I’m as surprised as you are. How is this number not a clear majority?

A rare moment of semi-consensus between Trumpers and fans of Green Party oddity Jill Stein. Don’t ask me why they specified “Republican politicians” in the question instead of using “politicians” generally. Presumably it’s because this comes from (who else?) the left-leaning troll-poll maestros at PPP, who knew that if they tilted the question in a partisan way they’d be more likely to get Trump voters and Republicans answering yes to violence.

PPP also dug into the numbers on Comey and Trump. Hey, remember when Comey’s name was a curse word for months among Democrats on the not-implausible theory that his last-minute letter about reopening the email investigation had cost her the presidency? All is forgiven, my friends, now that he’s Trump enemy number one:

Overall, when asked whether they trust Comey more or Trump more, the public splits 51/39. Democrats (83/9) and Republicans (13/78) are basically mirror images of each other; Comey prevails because independents trust him more, 49/35.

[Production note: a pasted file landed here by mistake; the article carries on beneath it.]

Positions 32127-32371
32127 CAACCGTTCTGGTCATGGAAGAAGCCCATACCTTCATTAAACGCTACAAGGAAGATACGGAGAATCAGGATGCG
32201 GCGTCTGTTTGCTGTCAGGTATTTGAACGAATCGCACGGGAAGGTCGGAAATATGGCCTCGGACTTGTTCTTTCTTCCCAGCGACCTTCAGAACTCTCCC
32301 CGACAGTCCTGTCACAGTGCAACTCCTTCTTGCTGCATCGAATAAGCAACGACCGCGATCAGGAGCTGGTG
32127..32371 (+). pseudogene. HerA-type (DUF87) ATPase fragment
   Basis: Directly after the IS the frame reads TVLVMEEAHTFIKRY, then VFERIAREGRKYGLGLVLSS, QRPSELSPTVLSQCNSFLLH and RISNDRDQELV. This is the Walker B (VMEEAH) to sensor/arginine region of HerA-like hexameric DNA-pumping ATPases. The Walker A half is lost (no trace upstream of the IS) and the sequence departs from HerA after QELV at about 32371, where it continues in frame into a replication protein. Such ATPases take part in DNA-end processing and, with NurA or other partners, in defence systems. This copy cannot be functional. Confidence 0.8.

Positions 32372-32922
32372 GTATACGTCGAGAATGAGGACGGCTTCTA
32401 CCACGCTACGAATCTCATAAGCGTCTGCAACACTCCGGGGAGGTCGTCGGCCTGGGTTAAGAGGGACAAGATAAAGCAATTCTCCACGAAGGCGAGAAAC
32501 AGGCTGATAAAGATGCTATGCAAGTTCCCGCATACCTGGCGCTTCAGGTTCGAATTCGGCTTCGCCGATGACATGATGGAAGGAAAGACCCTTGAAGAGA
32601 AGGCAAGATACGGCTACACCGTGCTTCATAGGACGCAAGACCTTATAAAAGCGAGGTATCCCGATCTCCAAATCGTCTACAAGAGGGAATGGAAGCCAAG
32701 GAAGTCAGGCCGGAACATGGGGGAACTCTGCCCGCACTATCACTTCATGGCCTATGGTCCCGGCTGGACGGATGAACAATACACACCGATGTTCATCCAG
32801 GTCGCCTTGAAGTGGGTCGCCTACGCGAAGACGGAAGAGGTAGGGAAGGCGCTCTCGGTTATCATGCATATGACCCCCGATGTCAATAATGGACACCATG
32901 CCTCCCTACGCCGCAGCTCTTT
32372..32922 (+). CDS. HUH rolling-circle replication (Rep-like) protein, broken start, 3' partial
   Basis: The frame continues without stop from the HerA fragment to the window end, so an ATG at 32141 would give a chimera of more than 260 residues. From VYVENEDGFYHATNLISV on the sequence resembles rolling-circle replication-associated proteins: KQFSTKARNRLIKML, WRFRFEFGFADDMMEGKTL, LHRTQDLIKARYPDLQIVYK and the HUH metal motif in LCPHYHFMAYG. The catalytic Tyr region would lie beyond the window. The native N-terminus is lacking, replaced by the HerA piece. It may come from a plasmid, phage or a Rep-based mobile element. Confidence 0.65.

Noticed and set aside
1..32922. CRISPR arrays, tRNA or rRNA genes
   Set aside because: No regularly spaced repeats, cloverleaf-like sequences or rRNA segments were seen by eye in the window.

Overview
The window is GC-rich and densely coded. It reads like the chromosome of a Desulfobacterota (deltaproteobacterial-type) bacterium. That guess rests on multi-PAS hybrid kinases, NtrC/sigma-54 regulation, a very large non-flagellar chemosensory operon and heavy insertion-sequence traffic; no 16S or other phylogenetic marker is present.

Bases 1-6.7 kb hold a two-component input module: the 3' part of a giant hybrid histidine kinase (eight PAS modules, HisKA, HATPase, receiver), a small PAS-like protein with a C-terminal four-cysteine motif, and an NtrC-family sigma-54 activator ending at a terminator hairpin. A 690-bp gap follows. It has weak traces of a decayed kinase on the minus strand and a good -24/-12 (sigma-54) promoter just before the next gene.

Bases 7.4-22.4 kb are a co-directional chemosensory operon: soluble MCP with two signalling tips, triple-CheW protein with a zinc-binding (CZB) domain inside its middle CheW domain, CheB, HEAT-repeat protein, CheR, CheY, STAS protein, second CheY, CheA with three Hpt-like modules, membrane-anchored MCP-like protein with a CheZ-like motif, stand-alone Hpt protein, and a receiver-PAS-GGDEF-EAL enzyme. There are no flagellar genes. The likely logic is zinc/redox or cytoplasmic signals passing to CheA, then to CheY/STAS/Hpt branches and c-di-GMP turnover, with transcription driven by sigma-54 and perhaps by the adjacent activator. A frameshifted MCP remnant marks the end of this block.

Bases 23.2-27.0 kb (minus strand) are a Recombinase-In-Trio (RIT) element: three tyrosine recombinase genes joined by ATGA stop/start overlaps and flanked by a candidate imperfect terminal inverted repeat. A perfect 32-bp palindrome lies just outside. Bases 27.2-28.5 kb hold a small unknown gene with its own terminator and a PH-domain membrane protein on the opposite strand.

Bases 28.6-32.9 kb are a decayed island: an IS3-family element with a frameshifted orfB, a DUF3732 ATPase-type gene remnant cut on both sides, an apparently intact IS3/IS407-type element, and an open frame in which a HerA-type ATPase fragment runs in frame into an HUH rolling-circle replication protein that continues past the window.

One more oddball result, again having to do with Russia:

A plurality of Republican voters think Russia was trying to help Hillary, whom Putin famously loathes and whose surrogates at the DNC and in John Podesta’s office were targeted with hacks, instead of Trump? If you were Putin, whom would you prefer — the hawkish Democrat who questioned the legitimacy of Russia’s elections in 2011 or the NATO skeptic who was prone to answering questions about Putin murdering journalists by noting that the U.S. does lots of bad stuff too? I can understand being agnostic on this question on grounds that Putin prizes chaos and distrust in democratic institutions above any particular electoral outcome, but if you’re going to choose one or the other, why not choose the candidate whom the entire U.S. natsec community claims Putin was trying to help? Trump shouldn’t take comfort in his party’s division on this question either. On the much more important political question of whether he should resign if any members of his campaign team — not him personally, just his associates — are found to have colluded with Russia during the campaign, 54 percent say he should. Among indies it’s 51 percent, with even 18 percent of Republicans agreeing. If Bob Mueller nails Paul Manafort for collusion, Trump’s going to have a major political problem even if he’s not charged with anything himself.

A hopeful note in closing: Partisan opinion on Russia and Putin, which had been diverging after the election, is back in line despite Trump’s continued hopes for some sort of diplomatic reset with Moscow. Among Democrats, Putin’s favorability is 4/81. Among Republicans, it’s not much better at 11/70.